The draft weekend splash is becoming an annual Calgary Flames tradition.
For the third straight June, Flames general manager Brad Treliving swung a big deal at the draft, this time landing 26-year-old defenceman Travis Hamonic from the New York Islanders.
“He moves pucks. He’s a character kid. He’s got some bite to him. I think he’s going to fit good with us,” Treliving said of Hamonic, who came at the cost of one first round pick and two seconds.
One year earlier, Treliving sent two picks to St. Louis for Brian Elliott and a year before that, three picks to Boston for defenceman Dougie Hamilton.
Hamilton proved to be a big score, but Elliott fell flat as a potential No. 1 goaltender and was replaced earlier this month through another trade by Mike Smith, the long-time Coyotes netminder.
Hamonic, who hails from tiny St. Malo, Man., had a rough final season in New York. He battled injuries and struggled when he did take the ice. The Islanders were out-attempted 64-50 per-60 minutes when he was on the ice in five-on-five situations — the worst mark on the team and a far cry from earlier seasons.
His return to form would further stabilize the club’s top four on defence — surely on a second pair with T.J. Brodie with Hamilton and captain Mark Giordano at the top.
“We like it on paper,” Treliving said of that group, noting the “edge” Hamonic added. “At the end of the day, it’s like a lot of things — paper and reality are always two different things, but we like how we look.”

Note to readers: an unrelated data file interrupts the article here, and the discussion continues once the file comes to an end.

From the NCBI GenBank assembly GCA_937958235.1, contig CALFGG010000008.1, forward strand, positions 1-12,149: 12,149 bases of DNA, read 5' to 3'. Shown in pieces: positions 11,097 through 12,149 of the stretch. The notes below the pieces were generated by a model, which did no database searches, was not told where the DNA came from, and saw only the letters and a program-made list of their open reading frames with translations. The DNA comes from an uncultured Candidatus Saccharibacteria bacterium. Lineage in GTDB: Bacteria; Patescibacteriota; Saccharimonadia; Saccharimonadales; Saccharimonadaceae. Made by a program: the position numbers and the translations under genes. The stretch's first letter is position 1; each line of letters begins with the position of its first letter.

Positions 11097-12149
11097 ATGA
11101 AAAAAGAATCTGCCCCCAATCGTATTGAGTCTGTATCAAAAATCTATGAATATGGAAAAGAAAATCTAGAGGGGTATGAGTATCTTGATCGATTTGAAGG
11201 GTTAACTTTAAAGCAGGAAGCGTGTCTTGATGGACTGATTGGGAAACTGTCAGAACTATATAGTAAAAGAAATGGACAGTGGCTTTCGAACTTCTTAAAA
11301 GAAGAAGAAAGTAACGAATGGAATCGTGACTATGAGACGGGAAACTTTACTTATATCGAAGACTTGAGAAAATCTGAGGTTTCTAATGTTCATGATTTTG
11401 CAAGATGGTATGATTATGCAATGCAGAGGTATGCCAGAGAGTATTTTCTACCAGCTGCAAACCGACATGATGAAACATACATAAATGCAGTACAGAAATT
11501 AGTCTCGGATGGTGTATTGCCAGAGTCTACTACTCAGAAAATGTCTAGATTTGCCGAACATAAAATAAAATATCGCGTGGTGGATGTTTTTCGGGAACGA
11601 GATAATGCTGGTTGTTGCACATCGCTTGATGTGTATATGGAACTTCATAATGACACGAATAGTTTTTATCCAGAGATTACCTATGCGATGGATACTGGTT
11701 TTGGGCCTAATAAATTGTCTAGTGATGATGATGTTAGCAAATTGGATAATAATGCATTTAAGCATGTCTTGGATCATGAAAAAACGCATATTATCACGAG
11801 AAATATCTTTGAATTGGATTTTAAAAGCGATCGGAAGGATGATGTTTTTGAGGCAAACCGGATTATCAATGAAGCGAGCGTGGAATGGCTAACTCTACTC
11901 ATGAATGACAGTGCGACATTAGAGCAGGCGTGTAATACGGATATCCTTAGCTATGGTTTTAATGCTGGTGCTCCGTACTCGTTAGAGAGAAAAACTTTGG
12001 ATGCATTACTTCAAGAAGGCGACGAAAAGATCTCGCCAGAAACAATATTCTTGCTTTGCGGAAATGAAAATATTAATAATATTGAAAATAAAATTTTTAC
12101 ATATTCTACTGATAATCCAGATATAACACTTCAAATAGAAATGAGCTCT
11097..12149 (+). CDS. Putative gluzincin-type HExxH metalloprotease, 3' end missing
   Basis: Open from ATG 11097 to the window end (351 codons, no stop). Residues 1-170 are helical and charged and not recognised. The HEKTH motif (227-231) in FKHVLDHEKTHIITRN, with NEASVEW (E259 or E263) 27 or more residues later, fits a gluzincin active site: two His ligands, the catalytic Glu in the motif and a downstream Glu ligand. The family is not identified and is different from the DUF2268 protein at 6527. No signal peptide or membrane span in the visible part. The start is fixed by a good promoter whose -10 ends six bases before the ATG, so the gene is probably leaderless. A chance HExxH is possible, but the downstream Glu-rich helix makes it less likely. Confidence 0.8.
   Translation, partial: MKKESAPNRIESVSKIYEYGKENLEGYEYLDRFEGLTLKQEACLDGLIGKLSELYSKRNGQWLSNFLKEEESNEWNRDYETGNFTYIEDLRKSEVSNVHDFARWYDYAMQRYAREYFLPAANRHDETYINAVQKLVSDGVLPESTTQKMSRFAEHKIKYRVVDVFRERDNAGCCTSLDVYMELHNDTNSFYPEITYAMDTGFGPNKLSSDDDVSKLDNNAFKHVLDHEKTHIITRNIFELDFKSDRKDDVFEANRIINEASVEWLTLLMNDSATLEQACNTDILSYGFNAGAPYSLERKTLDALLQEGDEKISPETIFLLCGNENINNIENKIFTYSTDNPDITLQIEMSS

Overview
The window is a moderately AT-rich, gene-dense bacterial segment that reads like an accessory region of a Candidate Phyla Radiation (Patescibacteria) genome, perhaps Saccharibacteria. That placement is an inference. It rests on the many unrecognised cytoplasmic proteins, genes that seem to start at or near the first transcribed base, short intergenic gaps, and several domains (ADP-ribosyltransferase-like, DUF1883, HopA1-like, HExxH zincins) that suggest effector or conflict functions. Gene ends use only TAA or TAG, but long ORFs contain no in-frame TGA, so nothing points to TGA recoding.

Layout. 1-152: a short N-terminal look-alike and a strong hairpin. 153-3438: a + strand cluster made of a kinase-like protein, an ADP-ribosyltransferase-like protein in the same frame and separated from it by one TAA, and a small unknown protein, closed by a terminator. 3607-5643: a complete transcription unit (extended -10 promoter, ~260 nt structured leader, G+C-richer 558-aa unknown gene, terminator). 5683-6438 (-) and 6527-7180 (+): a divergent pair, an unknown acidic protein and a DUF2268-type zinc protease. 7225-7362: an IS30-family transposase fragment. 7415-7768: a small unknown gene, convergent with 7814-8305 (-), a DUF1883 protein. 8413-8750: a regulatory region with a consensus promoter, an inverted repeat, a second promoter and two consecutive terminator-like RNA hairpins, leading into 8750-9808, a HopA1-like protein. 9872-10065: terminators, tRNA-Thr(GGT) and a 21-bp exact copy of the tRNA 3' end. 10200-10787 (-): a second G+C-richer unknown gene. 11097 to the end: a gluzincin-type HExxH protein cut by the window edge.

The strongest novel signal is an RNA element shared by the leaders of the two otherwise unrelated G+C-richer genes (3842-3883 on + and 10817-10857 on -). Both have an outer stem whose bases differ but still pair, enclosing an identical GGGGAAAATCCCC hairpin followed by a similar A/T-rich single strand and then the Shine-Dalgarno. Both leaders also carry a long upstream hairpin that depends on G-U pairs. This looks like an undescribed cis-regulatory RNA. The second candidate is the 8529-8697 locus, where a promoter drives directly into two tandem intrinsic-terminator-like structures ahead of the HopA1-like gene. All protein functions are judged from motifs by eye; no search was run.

Also appealing to the Flames was Hamonic’s contract, which has three years left with a potentially reasonable US$ 3.86 million cap hit.
Beyond the usual dealing, the Flames used their top pick at the draft on Juuso Valimaki, a long six foot two defender who had 61 points in 60 games for the Tri-City Americans this past season.
Here’s a look at the other Canadian teams fared in Chicago:
Top pick: Elias Pettersson — 5th overall
The Canucks used their all-important top pick on Pettersson, a wiry Swedish centre who models his game after Washington Capitals ace Nicklas Backstrom. Vancouver wanted a play-making centre who might one day feed Brock Boeser, Jonathan Dahlen, Nikolay Goldobin and some of the club’s other top prospects — many of whom are wingers.
“He’s a guy that can get them the puck,” Canucks general manager Jim Benning said.
Benning lauded Pettersson’s ability to think the game and make others better and liked how quickly he fired his shot.
Pettersson is six foot one but weighs only 165 pounds. He joked that the Canucks hope he eats a lot in the coming years to fill out that long frame.
Top pick: C Ryan Poehling — 25th overall
The Habs used two of their first three picks at the draft on centres, landing on Poehling, an American attending St. Cloud State University, and Joni Ikonen, a Finn who totalled 41 points in 40 games in the Swedish junior league this past season.
“I think he’s got more skill than people would give him credit for with his stats last year in the NCAA,” Trevor Timmins, the Canadiens vice president of player personnel, said of Poehling, who had 13 points in 35 games. “We see a guy that has a chance to eventually play in a top-nine and help the Montreal Canadiens.”
With the 199th overall pick, Montreal picked Cayden Primeau, an American goaltender and son of former NHLer Keith Primeau.